Those who are looking for renters insurance for the first time may not be familiar with all of the terms for this kind of policy. In addition to the features that you want for your renters insurance (theft, fire and flood, water damage, dog bite coverage, etc.) there are also some other terms you may need to know in order to negotiate your policy.
The Point of Renters Insurance
Homeowners are required to get insurance for their home in order to cover the value of their mortgage, but why do renters take insurance for their homes? Tenants in buildings get renters insurance simply in order to protect their possessions. A landlord or other party would generally have some insurance in place for the building itself, but none for all of the things that renters packed into an apartment or house. With that in mind, there are a few different ways to cover your personal possessions, especially high dollar items.
What Is Actual Cash Value?
Actual Cash Value or ACV is one way to value items like televisions, furniture pieces, and other possessions as well as vehicles and larger assets. The actual cash value of an item is simply what it would be worth on today’s market. Using the example of a 10 year old television, it’s clear that actual cash value can be pretty low for items that are more than a few years old.
A different way to value items is to apply a straight percentage of depreciation to them over time. This method is called replacement cost, and it can be an advantage to those who want to value items that hold their investment pretty well. For example, using the same 10 year old television, a straight percentage of the depreciation on its original sale price will generally be higher than what is worth in today’s market, because used items depreciate so much for a variety of reasons. Those looking critically at ACV and replacement cost will find their own preferred option.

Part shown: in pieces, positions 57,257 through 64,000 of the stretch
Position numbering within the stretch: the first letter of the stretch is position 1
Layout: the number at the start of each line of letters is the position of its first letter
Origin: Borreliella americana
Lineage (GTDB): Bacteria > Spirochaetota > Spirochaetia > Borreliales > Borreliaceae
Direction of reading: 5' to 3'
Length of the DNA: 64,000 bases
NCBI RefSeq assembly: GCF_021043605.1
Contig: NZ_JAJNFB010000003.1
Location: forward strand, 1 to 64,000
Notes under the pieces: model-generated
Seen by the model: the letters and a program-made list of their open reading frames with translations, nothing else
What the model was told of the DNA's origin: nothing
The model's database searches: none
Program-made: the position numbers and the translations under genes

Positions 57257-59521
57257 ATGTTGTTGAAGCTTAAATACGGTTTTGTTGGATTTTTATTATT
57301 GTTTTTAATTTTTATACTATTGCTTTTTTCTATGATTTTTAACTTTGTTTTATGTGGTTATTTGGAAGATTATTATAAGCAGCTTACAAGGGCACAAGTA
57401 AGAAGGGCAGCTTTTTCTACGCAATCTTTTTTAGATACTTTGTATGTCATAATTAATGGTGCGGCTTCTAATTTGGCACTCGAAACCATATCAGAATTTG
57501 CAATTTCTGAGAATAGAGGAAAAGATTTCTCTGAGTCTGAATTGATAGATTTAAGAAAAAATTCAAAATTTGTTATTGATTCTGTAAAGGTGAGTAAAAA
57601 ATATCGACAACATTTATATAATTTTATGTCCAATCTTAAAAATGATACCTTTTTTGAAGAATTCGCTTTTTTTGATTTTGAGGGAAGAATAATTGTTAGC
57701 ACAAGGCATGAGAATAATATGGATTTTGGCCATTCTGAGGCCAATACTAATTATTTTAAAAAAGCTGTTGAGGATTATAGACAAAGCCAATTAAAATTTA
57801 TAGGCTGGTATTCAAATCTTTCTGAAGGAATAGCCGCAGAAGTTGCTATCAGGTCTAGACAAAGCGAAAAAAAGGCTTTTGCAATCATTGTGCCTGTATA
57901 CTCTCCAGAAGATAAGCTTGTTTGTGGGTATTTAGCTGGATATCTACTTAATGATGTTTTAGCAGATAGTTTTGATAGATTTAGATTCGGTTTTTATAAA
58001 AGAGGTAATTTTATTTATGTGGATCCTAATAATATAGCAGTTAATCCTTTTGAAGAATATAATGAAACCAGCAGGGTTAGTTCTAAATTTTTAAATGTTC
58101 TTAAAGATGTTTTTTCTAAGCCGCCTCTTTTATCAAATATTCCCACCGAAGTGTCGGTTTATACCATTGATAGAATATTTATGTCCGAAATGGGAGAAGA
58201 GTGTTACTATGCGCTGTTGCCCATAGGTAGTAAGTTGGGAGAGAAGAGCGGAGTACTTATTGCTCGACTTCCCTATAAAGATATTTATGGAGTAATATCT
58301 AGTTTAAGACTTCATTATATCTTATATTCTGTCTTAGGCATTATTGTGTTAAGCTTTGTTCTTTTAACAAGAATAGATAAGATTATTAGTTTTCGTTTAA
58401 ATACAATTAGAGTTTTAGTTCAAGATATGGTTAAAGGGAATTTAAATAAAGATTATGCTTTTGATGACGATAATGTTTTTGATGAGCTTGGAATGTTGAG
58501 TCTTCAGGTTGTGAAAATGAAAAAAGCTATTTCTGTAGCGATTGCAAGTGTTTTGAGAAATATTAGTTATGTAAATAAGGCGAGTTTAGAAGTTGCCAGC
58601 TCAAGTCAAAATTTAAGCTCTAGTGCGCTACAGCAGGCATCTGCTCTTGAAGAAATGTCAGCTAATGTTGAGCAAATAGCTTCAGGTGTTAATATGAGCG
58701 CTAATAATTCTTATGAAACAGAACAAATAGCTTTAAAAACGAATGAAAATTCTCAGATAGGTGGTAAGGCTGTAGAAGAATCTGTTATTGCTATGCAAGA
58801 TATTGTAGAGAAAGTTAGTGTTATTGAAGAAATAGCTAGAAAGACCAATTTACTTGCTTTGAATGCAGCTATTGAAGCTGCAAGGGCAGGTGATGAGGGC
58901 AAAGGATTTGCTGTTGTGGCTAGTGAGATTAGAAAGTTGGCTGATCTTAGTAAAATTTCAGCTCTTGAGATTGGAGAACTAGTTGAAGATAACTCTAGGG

Using Actual Cash Value and Replacement Cost
Generally, insurance companies will want to use one or the other of these valuations. They’ll propose a comprehensive policy to the tenant. However, sometimes in negotiating the policy, it’s helpful to talk about these two possibilities for items that hold their value, and that the tenant wants to get higher payouts for in the case of a claim. For example, ask the insurer specifically about how they value things like garments, especially if you or someone in the household is a big clothes shopper, to see realistically what the company might pay out in a case of fire or other loss of these possessions.
Those looking into renters insurance options may also want to think about using deductibles to offset some of the cost. They should pay special attention to features that they can add to their renters policy as “riders” or “endorsements”. These extras can provide better peace of mind for a range of situations that may not be covered in a basic renters insurance contract.